Browse the Web differently

When you want to get on the Web, what browser do you use?
Most users don’t even think about it. That bright blue stylized “e” on the desktop is all you need—maybe.
Just as there were other search engines before Google, there also were Web browsers before Microsoft Internet Explorer. Hard to imagine in either case, but it’s true.
Microsoft’s Internet Explorer (also known as “MSIE” or just plain “IE”) is the most prevalent browser in the market.
This stands to reason, since Microsoft’s Windows operating system is the most widely-used operating system in the computer market, and Microsoft Internet Explorer is installed—some would say inextricably linked, these days—as part of the OS.
For those keeping score, Microsoft Windows accounts for more than 90 percent of the operating systems on computers accessing the Web while Internet Explorer is the default browser on more than 80 percent of all computers accessing the Web.
IE isn’t the only game in town, however.
< *c>The history
In the beginning of the Web, there was Mosaic, the first Web browser, developed by the National Center for Supercomputing Applications (NCSA) in 1993. It was the basis for how most modern Web browsers function today.
Mosaic was followed a year later by the birth of the darling of the dot-com era, Netscape.
Netscape was the first “big gun” of the commercial browser market. Free for personal or educational use, and $50 for commercial use, the Netscape browser propelled the Web into a cycle of constant innovation.
Netscape invented many of the Web’s first “buzzword” technologies—JavaScript, frames, plug-ins, and more. In 1995, more than 80 percent of the browser market was owned by Netscape.
In 1995, Microsoft awoke—like the hibernating bear—and realized the Web and the Internet might just turn into something. They released Internet Explorer 1.0 for Windows shortly after the release of Windows 95.
And it was free. For everyone. The easiest way to convince people to use something is make it free—and it was the basis for the investigations by the U.S. Department of Justice in 1998.
Jump forward to 2004 and we can see how the mighty have fallen. Netscape’s browser now garners a slim nine percent market share.
< *c>Now the alternatives
So, you’re tired of the fact that Internet Explorer won’t let you block pop-up ads? Or concerned by the fact that there have been hundreds of security flaws discovered in Internet Explorer in the last eight years?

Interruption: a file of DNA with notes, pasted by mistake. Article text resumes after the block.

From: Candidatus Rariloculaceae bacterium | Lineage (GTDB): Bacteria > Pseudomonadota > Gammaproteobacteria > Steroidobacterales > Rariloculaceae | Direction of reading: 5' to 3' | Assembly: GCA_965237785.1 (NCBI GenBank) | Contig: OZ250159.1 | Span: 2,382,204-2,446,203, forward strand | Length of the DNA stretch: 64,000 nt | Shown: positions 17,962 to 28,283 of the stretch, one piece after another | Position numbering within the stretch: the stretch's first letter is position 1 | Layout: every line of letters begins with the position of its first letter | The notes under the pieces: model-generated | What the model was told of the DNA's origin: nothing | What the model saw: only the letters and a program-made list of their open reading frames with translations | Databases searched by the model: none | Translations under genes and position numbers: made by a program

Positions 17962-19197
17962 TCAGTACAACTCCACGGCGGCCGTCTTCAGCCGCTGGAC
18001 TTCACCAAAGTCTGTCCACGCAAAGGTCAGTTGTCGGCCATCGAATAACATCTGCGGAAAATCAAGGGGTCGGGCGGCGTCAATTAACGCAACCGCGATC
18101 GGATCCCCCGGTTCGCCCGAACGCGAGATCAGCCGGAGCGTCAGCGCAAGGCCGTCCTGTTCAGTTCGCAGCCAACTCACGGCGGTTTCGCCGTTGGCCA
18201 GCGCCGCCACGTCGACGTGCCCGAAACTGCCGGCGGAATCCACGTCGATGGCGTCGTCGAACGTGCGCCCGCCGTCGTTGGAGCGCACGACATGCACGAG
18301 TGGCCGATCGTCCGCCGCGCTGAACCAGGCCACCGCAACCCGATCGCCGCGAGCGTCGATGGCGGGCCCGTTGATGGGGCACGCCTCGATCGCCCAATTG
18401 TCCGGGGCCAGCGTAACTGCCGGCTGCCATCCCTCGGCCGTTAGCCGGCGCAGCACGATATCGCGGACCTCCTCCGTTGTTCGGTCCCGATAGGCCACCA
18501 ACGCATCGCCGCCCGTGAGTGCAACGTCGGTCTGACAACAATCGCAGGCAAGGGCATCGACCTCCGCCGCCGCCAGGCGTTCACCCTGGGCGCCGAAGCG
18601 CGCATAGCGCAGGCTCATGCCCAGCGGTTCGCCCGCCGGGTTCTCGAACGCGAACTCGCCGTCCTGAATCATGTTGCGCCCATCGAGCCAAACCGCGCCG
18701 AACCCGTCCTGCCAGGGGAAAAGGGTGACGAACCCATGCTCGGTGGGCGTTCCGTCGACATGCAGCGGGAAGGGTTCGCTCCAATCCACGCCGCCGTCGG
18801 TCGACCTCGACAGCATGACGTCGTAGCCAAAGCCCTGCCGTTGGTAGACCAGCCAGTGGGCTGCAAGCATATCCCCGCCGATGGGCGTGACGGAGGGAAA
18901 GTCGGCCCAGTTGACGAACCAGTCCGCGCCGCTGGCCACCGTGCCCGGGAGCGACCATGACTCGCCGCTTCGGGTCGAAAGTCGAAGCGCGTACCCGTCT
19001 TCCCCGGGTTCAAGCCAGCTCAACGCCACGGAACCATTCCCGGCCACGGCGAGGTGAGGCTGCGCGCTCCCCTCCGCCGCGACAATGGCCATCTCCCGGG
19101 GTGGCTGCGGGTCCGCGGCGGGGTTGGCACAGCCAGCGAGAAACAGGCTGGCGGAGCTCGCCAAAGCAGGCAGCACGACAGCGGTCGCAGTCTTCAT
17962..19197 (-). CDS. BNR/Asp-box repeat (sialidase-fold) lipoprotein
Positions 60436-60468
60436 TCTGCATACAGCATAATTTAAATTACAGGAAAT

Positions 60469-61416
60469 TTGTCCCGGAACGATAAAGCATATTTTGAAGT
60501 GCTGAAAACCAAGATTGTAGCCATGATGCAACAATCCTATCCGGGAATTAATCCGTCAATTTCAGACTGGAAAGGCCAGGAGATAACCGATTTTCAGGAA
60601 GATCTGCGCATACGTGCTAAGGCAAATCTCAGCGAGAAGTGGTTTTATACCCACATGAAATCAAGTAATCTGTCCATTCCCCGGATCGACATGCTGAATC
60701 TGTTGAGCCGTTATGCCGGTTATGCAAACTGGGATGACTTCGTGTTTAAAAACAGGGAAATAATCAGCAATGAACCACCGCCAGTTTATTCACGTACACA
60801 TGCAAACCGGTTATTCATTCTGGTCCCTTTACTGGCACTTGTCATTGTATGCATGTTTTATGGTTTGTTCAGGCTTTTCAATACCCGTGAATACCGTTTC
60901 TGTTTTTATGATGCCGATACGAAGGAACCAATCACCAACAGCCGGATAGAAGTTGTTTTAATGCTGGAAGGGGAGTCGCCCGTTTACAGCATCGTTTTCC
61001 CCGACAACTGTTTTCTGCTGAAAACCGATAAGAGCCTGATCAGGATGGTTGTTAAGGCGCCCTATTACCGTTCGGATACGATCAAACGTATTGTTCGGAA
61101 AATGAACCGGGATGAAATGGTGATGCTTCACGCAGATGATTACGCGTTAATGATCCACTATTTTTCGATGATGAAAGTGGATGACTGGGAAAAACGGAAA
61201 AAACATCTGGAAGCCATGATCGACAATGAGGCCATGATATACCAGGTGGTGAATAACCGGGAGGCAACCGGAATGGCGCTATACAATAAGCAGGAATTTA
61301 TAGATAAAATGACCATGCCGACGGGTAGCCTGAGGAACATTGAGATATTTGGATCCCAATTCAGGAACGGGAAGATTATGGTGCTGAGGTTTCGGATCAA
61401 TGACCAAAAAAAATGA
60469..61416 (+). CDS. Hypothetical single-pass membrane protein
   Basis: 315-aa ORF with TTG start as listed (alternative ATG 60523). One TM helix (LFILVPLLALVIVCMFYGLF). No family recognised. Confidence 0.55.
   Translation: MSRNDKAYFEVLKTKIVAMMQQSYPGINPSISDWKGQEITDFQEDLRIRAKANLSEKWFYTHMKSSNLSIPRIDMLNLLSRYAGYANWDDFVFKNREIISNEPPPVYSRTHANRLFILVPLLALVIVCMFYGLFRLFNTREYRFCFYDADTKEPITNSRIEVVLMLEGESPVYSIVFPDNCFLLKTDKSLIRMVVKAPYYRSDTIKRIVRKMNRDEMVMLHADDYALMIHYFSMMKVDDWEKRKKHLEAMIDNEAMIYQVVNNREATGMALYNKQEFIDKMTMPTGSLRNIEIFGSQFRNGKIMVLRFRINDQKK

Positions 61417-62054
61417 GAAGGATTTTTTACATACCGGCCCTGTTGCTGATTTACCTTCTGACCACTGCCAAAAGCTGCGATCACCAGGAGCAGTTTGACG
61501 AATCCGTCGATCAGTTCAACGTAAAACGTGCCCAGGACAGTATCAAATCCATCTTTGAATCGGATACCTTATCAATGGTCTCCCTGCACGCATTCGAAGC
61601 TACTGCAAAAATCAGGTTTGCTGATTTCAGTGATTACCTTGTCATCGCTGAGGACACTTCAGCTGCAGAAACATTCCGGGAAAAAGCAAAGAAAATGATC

Maybe it’s time to try a different browser. And there’s great news—you have a wealth of choices.
The biggest major competitor, even now, is the Netscape 7.1 browser. It’s a comprehensive package—the Navigator browser, an e-mail client, an instant messenger application (incompatible with MSN Messenger, unfortunately), and improved pop-up blocking.
Unfortunately, it’s still a big package—just downloading Netscape 7.1 could take you several hours on a dial-up connection.
Mozilla ( is a great browser, but an oddity. It’s Netscape—but it’s not (Netscape is based on the free code from the Mozilla Project). It’s also the basis for browsers called Firefox and Camino, which are both excellent products, as well.
Opera Software ( has released version 7.0 of its alternative browser. It offers a slim, efficient browser, a built-in e-mail client (say goodbye to those Outlook Express security holes), and runs on all major operating systems.
The downside to Opera? It’s not free—you need $39 (U.S.) to sing this particular song.
There are both good and bad implications in having more than one browser on in the market. The positive effect is that, for users, if you’re not happy with a product for whatever reason, you can always switch.
Don’t like Internet Explorer? Try installing Opera, or Mozilla, for a change of pace.
The negative effect is that, for Web developers like myself, we have to constantly try to work around glitches and errors that show up in one browser, but not another.

The History of Browsers
IE Security Issues

Posted in Uncategorized